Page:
With Michigan State’s dreams of a Big Ten regular season title quickly evaporating amidst a recent disastrous downfall, the Spartans are looking to find the team’s mojo heading down the late-season stretch. MSU’s daunting home game against the league-leading Purdue Boilermakers is a formidable challenge, yet also offers a great opportunity to potentialy turn around the season with an emotional win.
When: Saturday, Feb. 26, 2022, noon ET
Where: Breslin Center, East Lansing, Michigan
The state of the Purdue program
Matt Painter has been coaching Purdue since 2005, and over the course of the last 16-plus years, his university has grown accustomed to quite a few things. For most of his tenure (outside of a few down years in between), he will have his team in contention for Big Ten regular season titles, of which he has won three. He will recruit well in the Midwest, have his team play tough defense and surround dominant big men with a bevy of dangerous outside shooters. So far, so good. But unfortunately for the Boilermakers, Painter never really could deliver on the national stage, and more often than not, didn’t live up to high expectations in the NCAA Tournament.
Nonetheless, though, everything is right and fine with this program. The Boilermakers have a clear plan under Painter, they recruit to it, and more often than not are among the best 20 teams in America. There is a lot to be said about that, even if Painter has his clear shortcomings. But for as long as he will have his address in West Lafayette, the Boilers will continue being a program to be reckoned with, just like the team is proving this year.
How Purdue is doing this season
Purdue has been one of the best teams in the nation for basically the entire year, and the Boilermakers have proven themselves both out of conference and in the Big Ten. They beat two traditional powers in North Carolina and Villanova early in the season, and basically only have one bad loss, a surprising 24-point drubbing at Michigan, a couple of weeks ago. All of Purdue’s other losses have been close affairs against quality opponents, even if the road loss against Indiana does look worse every week. This might be Painter’s most talented team ever, even if you compare the Boilermakers to the squads that featured future pros like Robbie Hummel, Carsen Edwards or Caleb Swanigan. Purdue has shown balance, toughness and a clear cut identity, even if Painter has done quite a bit of shuffling around with his starting lineup.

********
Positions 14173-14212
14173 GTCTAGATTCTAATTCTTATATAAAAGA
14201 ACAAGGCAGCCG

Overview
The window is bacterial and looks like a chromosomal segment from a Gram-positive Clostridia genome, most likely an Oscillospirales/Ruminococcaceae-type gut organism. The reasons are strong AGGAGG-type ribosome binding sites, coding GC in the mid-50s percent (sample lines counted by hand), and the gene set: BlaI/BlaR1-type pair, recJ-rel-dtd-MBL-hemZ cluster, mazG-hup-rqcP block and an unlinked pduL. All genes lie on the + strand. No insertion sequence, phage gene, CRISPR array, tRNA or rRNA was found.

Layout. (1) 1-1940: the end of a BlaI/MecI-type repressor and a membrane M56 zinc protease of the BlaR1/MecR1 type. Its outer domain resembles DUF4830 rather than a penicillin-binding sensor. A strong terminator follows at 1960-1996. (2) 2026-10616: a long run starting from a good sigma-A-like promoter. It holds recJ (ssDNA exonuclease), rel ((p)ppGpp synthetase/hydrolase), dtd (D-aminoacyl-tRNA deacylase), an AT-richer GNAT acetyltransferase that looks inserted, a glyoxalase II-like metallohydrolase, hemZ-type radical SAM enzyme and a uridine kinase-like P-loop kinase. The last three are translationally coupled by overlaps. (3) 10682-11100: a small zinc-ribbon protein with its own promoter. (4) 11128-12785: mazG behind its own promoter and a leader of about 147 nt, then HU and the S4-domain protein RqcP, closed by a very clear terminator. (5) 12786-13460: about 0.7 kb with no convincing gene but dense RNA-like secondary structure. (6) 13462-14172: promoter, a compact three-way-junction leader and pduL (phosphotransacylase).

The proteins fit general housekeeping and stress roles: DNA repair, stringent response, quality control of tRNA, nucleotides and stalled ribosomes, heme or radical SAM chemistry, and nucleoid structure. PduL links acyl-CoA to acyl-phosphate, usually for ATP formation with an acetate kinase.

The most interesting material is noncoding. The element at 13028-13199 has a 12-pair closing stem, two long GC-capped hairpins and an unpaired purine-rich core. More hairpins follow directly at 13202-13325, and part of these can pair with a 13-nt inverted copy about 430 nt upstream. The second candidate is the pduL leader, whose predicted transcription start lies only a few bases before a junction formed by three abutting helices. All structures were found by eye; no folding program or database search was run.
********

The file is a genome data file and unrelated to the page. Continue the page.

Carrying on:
Projected Starting Lineup
PG Eric Hunter (Sr., 6-4, 170 lbs, 5.6 points, 1.9 assists, 47.9% FG, 44.0% 3P FG)
SG Jaden Ivey (So, 6-4, 200 lbs, 17.3 points, 4.9 rebounds, 46.3% FG, 36.9% 3P)
SF Sasha Stefanovic (Sr., 6-5, 200 lbs, 11.6 points, 3.4 rebounds, 42.3% FG, 40.6% 3P)
PF Mason Gillis (So., 6-6, 230 lbs, 6.9 points, 4.4 rebounds, 52.9% FG, 47.1% 3P)
C Zach Edey (So., 7-4, 285 lbs, 14.5 points, 7.6 rebounds, 68.2% FG, 64.2% FT)
G Isaiah Thompson (Jr., 6-1, 160 lbs)
F Trevion Williams (Sr., 6-10, 265 lbs)
F Caleb Furst (Fr., 6-10, 215 lbs)
G Ethan Morton (So., 6-6, 215 lbs)
What to expect from Purdue
Whoever watched Purdue in recent years will have grown accustomed to a game plan that features heavy use of the post-up game surrounded by a bevy of dangerous outside shooters. This year’s team clearly fits into that mold as well, but has a lot more dimensions to throw at opponents. Starting center Zach Edey is the newest version of Purdue’s oversized post-up presence in the middle, standing all of 7-feet-4-inches tall and comparing well to guys like A.J. Hammons or Isaac Haas. Edey towers over his opponents and brings all the advantages to the table his immense size offers. He gets great position inside, is hardly affected by physical play and still is fairly nimble on his feet. He has solid touch, understands the game well and will fight hard for position that, once he gets it, will certainly result in a bucket or a foul more often than not. On top of all of that, he is a solid passer as well.